Preschoolers conform to fit in
What makes preschoolers eat their veggies? Raise their hand? Wait their turn? “Because I say so” is a common refrain for many parents. But when it comes to getting kids to behave, recent research suggests that the voice of adult authority isn't the only thing that matters. Around age three, fitting in with the group starts to count big too.
That’s the finding of a new study by Duke University researchers showing that, by their third birthday, children are more likely to go along with what others say or do for the sake of following the crowd, rather than acting out of a desire to kowtow to authority or heed that person’s preferences per se.
“Every culture has its do’s and don’ts,” said first author Leon Li, a doctoral student in psychology and neuroscience at Duke.
We’re not born knowing what to say when someone sneezes, the right and wrong time to wear a hat, or that we should eat with a fork and not with our hands. But most of us begin to pick up on these unwritten social rules when we are very young, and quickly figure out when and how to follow them.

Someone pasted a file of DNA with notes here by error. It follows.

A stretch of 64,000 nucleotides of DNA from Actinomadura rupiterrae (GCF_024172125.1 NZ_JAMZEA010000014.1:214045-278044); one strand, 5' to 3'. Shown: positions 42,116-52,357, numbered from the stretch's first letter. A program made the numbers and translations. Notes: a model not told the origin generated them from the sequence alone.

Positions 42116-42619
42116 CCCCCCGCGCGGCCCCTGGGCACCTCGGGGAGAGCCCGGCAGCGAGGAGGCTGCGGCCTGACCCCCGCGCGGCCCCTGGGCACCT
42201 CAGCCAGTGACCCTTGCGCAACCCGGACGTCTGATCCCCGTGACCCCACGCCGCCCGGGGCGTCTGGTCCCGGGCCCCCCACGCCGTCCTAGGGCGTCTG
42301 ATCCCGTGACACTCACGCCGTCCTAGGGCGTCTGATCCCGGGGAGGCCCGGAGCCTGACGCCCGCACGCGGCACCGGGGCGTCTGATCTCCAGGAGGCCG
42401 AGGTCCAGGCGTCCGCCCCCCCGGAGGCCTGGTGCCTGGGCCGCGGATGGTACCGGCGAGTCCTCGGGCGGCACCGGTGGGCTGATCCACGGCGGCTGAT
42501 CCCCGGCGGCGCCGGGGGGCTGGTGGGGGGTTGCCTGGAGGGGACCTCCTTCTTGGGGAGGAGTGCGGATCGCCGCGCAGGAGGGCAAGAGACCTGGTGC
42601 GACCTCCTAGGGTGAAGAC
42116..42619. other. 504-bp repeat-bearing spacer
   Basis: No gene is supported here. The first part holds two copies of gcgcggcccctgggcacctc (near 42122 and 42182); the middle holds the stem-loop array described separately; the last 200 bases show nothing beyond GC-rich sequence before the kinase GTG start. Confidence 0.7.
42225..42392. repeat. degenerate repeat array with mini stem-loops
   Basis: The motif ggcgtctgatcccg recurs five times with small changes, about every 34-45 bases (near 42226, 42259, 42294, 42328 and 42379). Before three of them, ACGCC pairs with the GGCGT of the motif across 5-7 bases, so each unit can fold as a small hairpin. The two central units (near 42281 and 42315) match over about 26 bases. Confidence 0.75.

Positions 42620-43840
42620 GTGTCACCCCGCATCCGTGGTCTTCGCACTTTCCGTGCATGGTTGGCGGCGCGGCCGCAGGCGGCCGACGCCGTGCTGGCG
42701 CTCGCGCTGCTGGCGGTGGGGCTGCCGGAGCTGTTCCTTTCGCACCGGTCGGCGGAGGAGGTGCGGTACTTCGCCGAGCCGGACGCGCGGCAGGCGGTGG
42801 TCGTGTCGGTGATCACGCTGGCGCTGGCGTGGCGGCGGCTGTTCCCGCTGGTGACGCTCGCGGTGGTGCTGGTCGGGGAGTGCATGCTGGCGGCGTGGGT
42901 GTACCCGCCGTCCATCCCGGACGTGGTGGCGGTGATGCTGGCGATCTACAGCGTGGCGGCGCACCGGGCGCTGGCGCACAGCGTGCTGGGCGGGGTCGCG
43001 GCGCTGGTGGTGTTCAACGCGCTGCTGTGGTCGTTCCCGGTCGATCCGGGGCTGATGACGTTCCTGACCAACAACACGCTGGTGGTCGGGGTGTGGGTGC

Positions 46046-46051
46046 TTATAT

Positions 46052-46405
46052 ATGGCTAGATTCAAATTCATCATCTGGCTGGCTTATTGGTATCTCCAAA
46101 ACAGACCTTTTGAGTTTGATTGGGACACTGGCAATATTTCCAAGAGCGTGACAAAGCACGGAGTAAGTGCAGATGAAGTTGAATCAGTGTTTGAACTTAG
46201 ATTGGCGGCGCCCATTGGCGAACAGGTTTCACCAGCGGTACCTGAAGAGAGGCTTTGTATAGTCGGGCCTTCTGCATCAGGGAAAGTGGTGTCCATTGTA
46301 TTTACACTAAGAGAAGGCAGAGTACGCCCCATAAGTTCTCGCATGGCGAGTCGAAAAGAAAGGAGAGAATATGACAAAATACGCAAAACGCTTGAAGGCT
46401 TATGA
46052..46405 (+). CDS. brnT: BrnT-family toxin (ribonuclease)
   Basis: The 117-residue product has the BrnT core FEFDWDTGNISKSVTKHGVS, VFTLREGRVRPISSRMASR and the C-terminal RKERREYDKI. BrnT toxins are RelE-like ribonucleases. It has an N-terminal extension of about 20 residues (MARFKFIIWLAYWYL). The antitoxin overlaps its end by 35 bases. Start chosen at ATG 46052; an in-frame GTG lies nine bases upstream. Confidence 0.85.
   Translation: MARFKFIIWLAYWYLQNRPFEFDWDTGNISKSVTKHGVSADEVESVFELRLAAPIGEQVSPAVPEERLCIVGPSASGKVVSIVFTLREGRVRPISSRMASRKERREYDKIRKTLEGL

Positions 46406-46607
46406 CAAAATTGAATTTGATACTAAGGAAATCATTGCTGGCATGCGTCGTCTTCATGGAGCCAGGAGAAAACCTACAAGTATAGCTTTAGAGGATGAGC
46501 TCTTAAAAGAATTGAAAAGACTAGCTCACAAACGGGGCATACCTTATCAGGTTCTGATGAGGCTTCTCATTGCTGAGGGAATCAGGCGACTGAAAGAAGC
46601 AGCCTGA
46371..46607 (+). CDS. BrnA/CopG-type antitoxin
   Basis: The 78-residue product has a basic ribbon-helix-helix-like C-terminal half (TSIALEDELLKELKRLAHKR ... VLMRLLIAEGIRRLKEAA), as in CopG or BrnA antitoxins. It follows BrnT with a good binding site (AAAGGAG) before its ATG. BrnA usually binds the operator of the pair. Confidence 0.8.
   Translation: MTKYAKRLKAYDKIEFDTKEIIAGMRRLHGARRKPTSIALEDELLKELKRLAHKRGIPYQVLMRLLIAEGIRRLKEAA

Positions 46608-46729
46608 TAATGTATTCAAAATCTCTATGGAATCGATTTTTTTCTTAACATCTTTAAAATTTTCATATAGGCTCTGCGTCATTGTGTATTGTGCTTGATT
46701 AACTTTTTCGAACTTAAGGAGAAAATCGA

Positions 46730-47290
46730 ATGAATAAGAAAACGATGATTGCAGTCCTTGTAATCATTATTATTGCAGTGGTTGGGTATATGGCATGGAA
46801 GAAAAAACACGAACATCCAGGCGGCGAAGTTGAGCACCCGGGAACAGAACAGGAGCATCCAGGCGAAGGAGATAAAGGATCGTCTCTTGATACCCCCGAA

The question, Li said, is what makes young children “behave”? What propels a 3-year-old to use their quiet voice when they’d rather sing and shout? What’s really going on when a person covers their cough and a preschooler follows suit, against their own inclination?
Perhaps children this age are not really trying to conform to the accepted way of doing things, some have suggested, as much as they are trying to show regard for adults by doing what they say. Or the child’s copycat behavior could be rooted in a desire to feel bonded with that person.
To better understand what motivates preschoolers to fall in line, the researchers conducted a study in the lab of professor Michael Tomasello at Duke, where Li and Duke undergraduate Bari Britvan invited 3.5-year-olds to help set up for a pretend tea party.
Each of the 104 children was given a blue sticker to wear at the start of the study, and told that the people with that color sticker were part of the same team.